Some call it coincidence. Some call it Providence. But according to tradition, both the First and Second Temples (in 586 BC and AD 70) were destroyed on the same date in history. That begins this evening.
Tisha B’Av marks the 9th day of the month of Av—the fifth Jewish month. During the exile, the Jews instituted a fast to commemorate the Temple’s destruction. After they returned to Jerusalem, they asked God a question about Tisha B’Av:
Shall I weep in the fifth month and abstain, as I have done these many years? —Zechariah 7:3
Their question made sense.
They had observed the fast in exile, but should they continue to fast on Tisha B’Av now that they were building the Second Temple? God’s answer to their question reaches beyond them to the heart of why we do what we do.
One question gets to the heart of our heart.
One morning when I was in Jerusalem, I chose to have my devotions on the Mount of Olives at sunrise. Making my way through the Old City’s dark and narrow streets, I passed beside the Temple Mount and exited the city on its east side.
(Photo: Overlooking Jerusalem from the Mount of Olives. Photo: צולם ע, via Wikimedia Commons)
After climbing the steep ascent of the Mount of Olives, I sat near its summit as the sun began to warm my back. Turning to Matthew’s Gospel, I read about Jesus leaving the Temple, predicting its destruction, and sitting on the Mount of Olives (Matthew 24:1–5).
Looking across the Kidron Valley at the Temple Mount—now crowned with a Muslim shrine—I thought about how Jesus’ prediction proved true. Because Israel rejected Him, they ultimately lost the very objects they hoped to secure through His death—their Temple and their nation (John 11:48).
Suddenly I heard a sound that jerked my mind in another direction.
In ancient Israel, a city wasn’t a city without a wall. The wall served as the primary means of protection from an enemy. Without a wall, you were a sitting duck.
In times of war, an enemy would surround a city wall and lay siege to it. This method purposed to starve the inhabitants of food and water—forcing surrender. Often a siege took months or even years. But it was very effective. All it took was time.
The sieges of ancient Israel serve as a fitting metaphor for what God often does in our lives when we erect walls to keep Him out. But there’s a key difference.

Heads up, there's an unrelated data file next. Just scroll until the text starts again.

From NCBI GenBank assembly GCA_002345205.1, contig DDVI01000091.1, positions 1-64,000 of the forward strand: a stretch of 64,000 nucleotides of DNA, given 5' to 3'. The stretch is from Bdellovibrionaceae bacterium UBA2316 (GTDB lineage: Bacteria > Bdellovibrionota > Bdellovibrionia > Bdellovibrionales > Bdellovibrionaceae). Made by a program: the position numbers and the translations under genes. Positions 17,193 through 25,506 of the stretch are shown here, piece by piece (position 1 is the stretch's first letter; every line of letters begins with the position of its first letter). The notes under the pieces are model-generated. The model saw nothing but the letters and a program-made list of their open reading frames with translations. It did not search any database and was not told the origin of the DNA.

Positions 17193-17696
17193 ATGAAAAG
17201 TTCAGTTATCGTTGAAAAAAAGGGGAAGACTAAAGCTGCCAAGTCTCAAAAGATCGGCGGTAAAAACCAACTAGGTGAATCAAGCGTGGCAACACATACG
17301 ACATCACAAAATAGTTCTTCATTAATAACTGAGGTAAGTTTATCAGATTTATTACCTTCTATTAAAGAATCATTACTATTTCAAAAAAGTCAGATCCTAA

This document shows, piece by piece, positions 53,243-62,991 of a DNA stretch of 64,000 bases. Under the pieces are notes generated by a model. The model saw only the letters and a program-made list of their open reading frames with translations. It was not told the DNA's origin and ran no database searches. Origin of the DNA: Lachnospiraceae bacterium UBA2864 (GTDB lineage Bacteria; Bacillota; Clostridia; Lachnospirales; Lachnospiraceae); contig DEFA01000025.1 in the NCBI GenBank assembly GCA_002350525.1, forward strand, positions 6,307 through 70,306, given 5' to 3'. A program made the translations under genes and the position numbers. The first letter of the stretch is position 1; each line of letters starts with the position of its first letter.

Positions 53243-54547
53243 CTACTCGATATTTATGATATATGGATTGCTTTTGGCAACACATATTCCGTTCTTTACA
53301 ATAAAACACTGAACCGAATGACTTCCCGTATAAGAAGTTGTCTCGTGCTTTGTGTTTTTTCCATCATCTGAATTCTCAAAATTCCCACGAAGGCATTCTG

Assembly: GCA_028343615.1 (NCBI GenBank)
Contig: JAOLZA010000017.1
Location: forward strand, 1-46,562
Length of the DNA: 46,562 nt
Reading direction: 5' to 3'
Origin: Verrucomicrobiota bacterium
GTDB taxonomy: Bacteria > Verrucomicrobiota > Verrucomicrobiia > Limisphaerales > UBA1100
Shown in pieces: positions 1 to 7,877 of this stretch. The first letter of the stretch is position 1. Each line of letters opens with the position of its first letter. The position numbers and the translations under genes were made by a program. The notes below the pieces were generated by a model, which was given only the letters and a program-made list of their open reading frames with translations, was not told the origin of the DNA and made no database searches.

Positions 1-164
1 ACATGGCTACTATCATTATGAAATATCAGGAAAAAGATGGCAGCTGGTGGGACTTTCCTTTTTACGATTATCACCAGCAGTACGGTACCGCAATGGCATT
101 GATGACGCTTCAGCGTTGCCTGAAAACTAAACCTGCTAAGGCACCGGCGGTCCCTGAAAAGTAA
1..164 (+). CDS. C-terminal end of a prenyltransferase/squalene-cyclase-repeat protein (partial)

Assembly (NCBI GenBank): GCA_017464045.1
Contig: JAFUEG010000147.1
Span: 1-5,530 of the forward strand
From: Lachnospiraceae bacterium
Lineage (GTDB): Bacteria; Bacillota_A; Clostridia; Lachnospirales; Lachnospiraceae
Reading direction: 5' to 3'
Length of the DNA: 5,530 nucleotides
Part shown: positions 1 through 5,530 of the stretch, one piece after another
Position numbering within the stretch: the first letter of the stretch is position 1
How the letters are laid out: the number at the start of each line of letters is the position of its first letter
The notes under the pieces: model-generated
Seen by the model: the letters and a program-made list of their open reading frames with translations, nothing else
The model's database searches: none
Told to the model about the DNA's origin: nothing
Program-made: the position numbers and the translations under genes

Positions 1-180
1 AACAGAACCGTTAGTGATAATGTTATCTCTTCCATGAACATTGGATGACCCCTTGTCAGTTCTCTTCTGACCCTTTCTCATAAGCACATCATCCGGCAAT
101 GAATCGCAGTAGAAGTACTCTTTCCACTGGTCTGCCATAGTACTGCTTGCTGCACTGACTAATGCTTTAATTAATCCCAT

God lays siege to your life not to destroy you, but to restore you.
Today always amazes me. At ten o’clock on this holiday each April, sirens ring loud in Israel. People stop—wherever they are, whatever they are doing—and stand at attention for 120 seconds of silence.
Imagine that for a moment. Two minutes. Silence. Everywhere.
(Photo: Janusz Korczak Memorial at Yad Vashem honors one who sheltered Jewish children during the holocaust)
Then the sirens rang again, and life resumed—full-speed. This annual pause allows the nation to remember the six million Jews who were murdered simply because they were Jews.
Today’s date marks Yom Hashoah, known as Holocaust Martyrs’ and Heroes’ Remembrance Day, the Jewish holiday that remembers those who perished in the Holocaust.
Many times I have visited Jerusalem’s Holocaust Museum, Yad Vashem.
It changes you.
Between Palm Sunday and Easter Sunday Jesus spent every day in Jerusalem. The places of the Passion Week where He taught, died, and rose again are now traveled by Christian pilgrims.
Last week I shared some 360-degree images from 11 various sites in Israel. This week I’m including some panoramic images I took from sites in Jerusalem—specifically, those that connect with the Passion Week of Jesus.
Just click on the images and drag right or left to look around!
(If you’re reading this post in email or RSS, you may need to read the post on my blog to see the images.)
The Mount of Olives from Dominus Flevit
Jesus began the Passion Week on Palm Sunday, descending the Mount of Olives on the back of a donkey—presenting Himself to Israel as their Messiah (Dan. 9:25; Zech. 9:9, 16; Matt. 21).